I like the proverb of Confucius who said tell people – and they may forget….show them – they may remember…involve them and they will understand. In the last couple of years, I have seen many initiatives that tried to foster women’s participation in golf:
- Golf For Her: This is dedicated to women and girls, but a very simple program. It needs some push.
- Get Golf Ready by the PGA of America: probably the most advanced golf program. 107,485 men and women participated in this program in 2015. But it is not dedicated to women.
I think all of us went through that tiresome learning process (in my case it was very technical) on the driving range before we got our HCP what we call the basics of golf. We could hardly see what will be like playing on a normal golf course, except those few instances when we were taken by our PGA Pro on his golf cart around the golf course or when we looked out from the balcony of the clubhouse.
They want a fun social golf experience. Yes, golf coaches and PGA Pros equally have to understand that they have to provide lessons not just based on the golfer’s knowledge and skills, but they also have to consider the other needs (e.g. to socialize with other people; cheerful conversations instead of preaching) of the female “want-to-be golfer”.
PGA Pros have to make the female golfer the hero of the game to succeed and keep up these women’s engagement with the game. This will not happen on the driving range that is for sure.
To activate 36.9 million latent female golfers and “want-to-be” female golfers, I think the golf industry needs a much more focused approach than the above-mentioned initiatives. Any future initiative should not only be a program of a couple of lessons, but rather a series of lessons that are building on each other. So the female golfer will not stop and get lost after the “intro lessons”.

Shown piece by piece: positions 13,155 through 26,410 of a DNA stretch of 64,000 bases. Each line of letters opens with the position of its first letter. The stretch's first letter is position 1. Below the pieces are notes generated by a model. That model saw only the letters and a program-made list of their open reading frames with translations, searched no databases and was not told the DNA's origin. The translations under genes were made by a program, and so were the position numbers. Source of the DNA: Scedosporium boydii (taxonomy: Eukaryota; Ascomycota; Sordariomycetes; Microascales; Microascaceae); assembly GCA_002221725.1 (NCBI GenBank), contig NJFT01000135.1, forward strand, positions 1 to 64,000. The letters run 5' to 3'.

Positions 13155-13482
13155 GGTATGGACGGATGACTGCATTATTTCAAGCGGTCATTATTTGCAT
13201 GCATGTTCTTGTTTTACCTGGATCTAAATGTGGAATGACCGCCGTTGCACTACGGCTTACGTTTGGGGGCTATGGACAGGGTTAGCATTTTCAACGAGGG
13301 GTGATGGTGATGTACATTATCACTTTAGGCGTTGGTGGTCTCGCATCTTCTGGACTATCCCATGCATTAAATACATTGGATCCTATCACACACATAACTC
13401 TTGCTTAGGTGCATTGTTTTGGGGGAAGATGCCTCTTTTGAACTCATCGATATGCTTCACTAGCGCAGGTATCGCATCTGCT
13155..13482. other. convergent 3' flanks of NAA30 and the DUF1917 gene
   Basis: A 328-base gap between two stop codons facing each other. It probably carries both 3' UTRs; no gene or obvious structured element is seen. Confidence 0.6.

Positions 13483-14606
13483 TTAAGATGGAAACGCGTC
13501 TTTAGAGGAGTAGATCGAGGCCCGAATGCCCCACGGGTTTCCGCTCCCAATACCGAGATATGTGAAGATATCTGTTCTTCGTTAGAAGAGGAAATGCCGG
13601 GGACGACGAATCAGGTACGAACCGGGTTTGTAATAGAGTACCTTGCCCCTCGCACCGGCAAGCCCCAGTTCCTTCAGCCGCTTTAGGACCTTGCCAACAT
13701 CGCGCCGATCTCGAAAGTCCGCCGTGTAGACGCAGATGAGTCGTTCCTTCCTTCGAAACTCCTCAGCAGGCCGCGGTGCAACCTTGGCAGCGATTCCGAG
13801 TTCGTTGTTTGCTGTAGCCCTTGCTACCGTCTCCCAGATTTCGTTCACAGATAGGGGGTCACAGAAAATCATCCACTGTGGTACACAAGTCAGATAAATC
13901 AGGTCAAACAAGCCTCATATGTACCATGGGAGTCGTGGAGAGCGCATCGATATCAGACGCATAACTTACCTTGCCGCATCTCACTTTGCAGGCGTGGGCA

What comes close to my ideal solution is the love.golf program (supported by Syngenta) in the UK. It is a fun social golf experience designed specifically for women. The lessons are happening in a relaxed and informal atmosphere. This could be implemented also for men. What is more interesting that the participants are learning the game in real life environment, on the golf course and not on the driving range. What a difference!
It is also promising in this program that the female golfer can get follow-on programs.
I cannot agree more with Syngenta Golf Ambassador Carin Koch, who said last year:
“While love.golf has been designed specifically with women in mind, it’s actually a great way for anyone to learn the game and it was nice to see male and female work colleagues getting out on a course and enjoying their first taste of golf…”
It seems like the knowledge and insights of love.golf is valuable for other players in the golf industry. Love.golf is cooperating now with the TGI Golf Partnership and its network of more than 450 PGA Professionals. These PGA Professionals will learn how to sell golf equipment more effectively to women.
Would you believe that women spend almost as much on golf equipment as men!?